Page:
Money 2.0, a huge huge deal!


Globalisation, innovation and technology have not only changed the way people live but also impacted consumer trends. Consumers now have new tastes, are more mobile than ever and are targeting new markets and asset classes. Increased mobility and new technological trends are demanding that consumers be in full control of their money and have a good degree of payment freedom. In our view, a digital currency such as Bitcoin will soon become more appealing not only to the high net worth individuals (HNWIs) but also to an emerging generation of tech-savvy individuals. Bitcoin exists outside the institutional banking system and the control of governments. It is possible to send and receive any amount of money instantly anywhere in the world at any time. There are no bank holidays, no borders and no imposed limits when it comes to Bitcoin. It is worth evaluating Bitcoin as an emerging digital currency from two perspectives; (i) Bitcoin as a payment system and (ii) Bitcoin as an investment asset.

Bitcoin as a payment system

Bitcoin is a form of cryptocurrency or digital currency that facilitates both a secure, decentralized payment system and a tool for the storage, verification and auditing of information, including digital representations of value. The unit of account of the Bitcoin system is bitcoin. The symbols used to represent Bitcoin include BTC and XBT. Small amounts of Bitcoin used as alternative units are millibitcoin (mBTC), microbitcoin (µBTC, sometimes referred to as bit), and satoshi (named after Bitcoin’s creator). A satoshi is the smallest amount within Bitcoin representing 0.00000001 bitcoin, one hundred millionth of a bitcoin. Bitcoin was introduced on 31 October 2008 to a cryptography mailing list and released as open-source software in 2009.

Satoshi Nakamoto, a software developer proposed Bitcoin as an electronic payment system that is based on mathematical proof. The idea was premised on creating a currency independent of any central authority and that is transferable electronically, more or less instantly, with very low transaction fees. The system is peer-to-peer and transactions take place between users directly, without an intermediary. These transactions are verified by network nodes and recorded in a public distributed ledger called the blockchain, which uses bitcoin as its unit of account.

Bitcoins can be bought and sold both on and offline. Participants in online exchanges offer bitcoin buy and sell bids. According to a study published in April 2013, using an online exchange to obtain bitcoins entails some risk. However, exchanges have since implemented measures to provide proof of reserves in an effort to convey transparency to users. Offline, bitcoins may be purchased directly from an individual or at a Bitcoin ATM. Bitcoin kiosks are machines connected to the internet, allowing the insertion of cash in exchange for bitcoins. Bitcoin kiosks do not connect to a bank and may also charge transaction fees as high as 7.0%. A wallet stores the information necessary to transact bitcoins. While wallets are often described as a place to hold or store bitcoins, due to the nature of the system, bitcoins are inseparable from the blockchain transaction ledger. A better way to describe a Bitcoin wallet is something that “stores the digital credentials for your bitcoin holdings and allows you to access and spend them.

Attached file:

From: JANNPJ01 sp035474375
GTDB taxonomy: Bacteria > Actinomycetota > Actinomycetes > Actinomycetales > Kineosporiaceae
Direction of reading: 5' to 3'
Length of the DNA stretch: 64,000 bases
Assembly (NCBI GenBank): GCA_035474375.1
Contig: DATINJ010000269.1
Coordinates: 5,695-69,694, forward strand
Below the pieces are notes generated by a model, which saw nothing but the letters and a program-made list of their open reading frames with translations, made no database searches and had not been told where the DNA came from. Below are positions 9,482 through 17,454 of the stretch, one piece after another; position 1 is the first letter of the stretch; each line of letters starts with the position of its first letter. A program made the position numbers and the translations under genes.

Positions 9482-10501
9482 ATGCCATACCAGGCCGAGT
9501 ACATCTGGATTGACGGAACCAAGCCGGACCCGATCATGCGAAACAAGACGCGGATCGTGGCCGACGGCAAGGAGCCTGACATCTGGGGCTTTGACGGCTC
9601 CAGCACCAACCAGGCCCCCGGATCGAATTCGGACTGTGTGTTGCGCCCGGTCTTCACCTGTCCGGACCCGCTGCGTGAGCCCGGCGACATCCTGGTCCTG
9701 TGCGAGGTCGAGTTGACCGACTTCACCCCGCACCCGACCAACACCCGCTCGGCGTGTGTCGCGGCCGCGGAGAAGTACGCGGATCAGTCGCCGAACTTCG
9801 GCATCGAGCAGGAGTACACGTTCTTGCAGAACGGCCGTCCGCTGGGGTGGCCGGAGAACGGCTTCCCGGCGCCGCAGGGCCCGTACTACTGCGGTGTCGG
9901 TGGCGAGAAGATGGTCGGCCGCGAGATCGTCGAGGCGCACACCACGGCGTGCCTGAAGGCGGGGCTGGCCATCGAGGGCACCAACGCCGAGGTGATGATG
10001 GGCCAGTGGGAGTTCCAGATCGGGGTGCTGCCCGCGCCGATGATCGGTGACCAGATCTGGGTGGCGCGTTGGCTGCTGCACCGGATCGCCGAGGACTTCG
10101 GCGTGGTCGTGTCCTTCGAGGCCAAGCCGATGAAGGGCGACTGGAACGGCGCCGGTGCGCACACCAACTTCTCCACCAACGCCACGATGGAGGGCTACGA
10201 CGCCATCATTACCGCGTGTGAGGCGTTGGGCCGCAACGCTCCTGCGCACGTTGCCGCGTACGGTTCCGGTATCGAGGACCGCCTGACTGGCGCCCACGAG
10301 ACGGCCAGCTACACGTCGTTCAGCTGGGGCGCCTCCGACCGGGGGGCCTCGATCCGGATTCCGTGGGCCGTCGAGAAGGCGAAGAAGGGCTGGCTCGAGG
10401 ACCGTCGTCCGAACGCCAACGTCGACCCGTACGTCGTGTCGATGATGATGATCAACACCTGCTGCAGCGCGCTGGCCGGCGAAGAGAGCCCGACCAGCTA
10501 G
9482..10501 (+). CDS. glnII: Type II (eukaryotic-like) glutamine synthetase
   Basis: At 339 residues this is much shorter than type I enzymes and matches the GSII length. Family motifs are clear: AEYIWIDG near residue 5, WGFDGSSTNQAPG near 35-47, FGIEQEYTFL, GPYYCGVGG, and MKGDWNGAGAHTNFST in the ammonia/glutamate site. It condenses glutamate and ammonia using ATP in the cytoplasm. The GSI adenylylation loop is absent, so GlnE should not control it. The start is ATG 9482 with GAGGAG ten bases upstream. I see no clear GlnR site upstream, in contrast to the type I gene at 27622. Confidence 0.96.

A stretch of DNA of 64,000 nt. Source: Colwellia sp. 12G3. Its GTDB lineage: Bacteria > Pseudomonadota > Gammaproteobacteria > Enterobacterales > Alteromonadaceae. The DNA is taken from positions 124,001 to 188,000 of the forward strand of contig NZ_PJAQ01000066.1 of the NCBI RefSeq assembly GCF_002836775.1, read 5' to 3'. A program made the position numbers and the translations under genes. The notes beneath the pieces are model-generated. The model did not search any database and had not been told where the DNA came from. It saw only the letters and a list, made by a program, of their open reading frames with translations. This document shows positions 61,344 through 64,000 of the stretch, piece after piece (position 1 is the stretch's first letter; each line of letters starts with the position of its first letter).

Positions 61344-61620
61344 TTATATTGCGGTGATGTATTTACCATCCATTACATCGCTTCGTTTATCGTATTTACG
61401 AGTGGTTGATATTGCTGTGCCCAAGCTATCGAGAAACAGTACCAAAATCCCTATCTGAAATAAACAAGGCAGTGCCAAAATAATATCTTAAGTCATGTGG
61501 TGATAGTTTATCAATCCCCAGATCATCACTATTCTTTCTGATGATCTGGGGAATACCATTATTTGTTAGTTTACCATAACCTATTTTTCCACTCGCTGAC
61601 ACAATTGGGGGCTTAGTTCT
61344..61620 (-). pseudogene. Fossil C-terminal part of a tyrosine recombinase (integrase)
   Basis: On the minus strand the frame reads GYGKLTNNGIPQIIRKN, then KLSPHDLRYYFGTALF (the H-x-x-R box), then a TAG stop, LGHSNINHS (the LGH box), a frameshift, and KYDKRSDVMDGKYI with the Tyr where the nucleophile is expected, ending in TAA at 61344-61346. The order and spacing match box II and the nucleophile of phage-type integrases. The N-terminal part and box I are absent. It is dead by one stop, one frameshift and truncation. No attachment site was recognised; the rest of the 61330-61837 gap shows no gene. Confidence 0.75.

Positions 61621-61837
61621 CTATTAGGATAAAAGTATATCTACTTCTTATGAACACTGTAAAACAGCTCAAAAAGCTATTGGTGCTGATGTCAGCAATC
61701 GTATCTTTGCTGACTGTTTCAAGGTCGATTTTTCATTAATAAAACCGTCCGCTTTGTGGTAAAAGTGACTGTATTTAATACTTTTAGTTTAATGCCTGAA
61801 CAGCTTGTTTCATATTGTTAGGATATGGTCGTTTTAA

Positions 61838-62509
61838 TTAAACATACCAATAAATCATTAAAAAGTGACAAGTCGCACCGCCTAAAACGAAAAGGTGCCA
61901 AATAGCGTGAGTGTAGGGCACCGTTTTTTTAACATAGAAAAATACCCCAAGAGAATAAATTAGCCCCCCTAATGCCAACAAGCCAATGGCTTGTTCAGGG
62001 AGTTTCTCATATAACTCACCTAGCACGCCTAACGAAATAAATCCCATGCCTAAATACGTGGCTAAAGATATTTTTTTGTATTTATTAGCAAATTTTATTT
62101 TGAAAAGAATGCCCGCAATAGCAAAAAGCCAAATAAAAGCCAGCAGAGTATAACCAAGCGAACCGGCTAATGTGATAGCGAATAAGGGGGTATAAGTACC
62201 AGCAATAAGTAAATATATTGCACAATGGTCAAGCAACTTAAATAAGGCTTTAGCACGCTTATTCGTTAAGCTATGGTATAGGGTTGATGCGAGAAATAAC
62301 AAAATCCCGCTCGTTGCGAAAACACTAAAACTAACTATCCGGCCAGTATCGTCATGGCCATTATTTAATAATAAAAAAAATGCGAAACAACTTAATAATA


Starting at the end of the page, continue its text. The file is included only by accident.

Bitcoin as an investment asset

While the holding of bitcoins does not have any financial history such as precious metals, bitcoins are easily divisible, transferrable and fungible and appear to command a positive value relative to their cost of production (cost of mining). Despite its digital rather than physical existence, bitcoins also share several characteristics with gold bullion; (i) both can act as a store of value, (ii) there is a limited quantity of each available and therefore an infinite supply will never be created, (iii) bitcoins are difficult and expensive to “mine”  or generate and (iv) their market prices are volatile. Like other currencies, the price of a bitcoin is determined by supply and demand. There are only a limited number of bitcoins in circulation and new bitcoins are created at a predictable and decreasing rate. This means that it does not take significant amounts of money to move the market price up or down, and thus the price of a bitcoin is still very volatile. There is an opportunity that exists for traders who understand the complexity and the inherent volatility of this digital currency to trade Bitcoin through contracts for differences (CFDs).  In fact, Bitcoin can be seen as a good addition to a financial portfolio from a risk diversification perspective. One may trade Bitcoin in long and short positions against a range of currency pairs such as XBT/USD, XBT/GBP, XBT/EUR and XBT/JPY. Another approach would be to speculate on the value of Bitcoin using a BINARY.

In conclusion, the digital revolution is fast changing the way individuals, households and businesses are transacting and investing.  We believe that a virtual currency such as Bitcoin holds a long term promise for a much faster, secure and efficient payment system.

 

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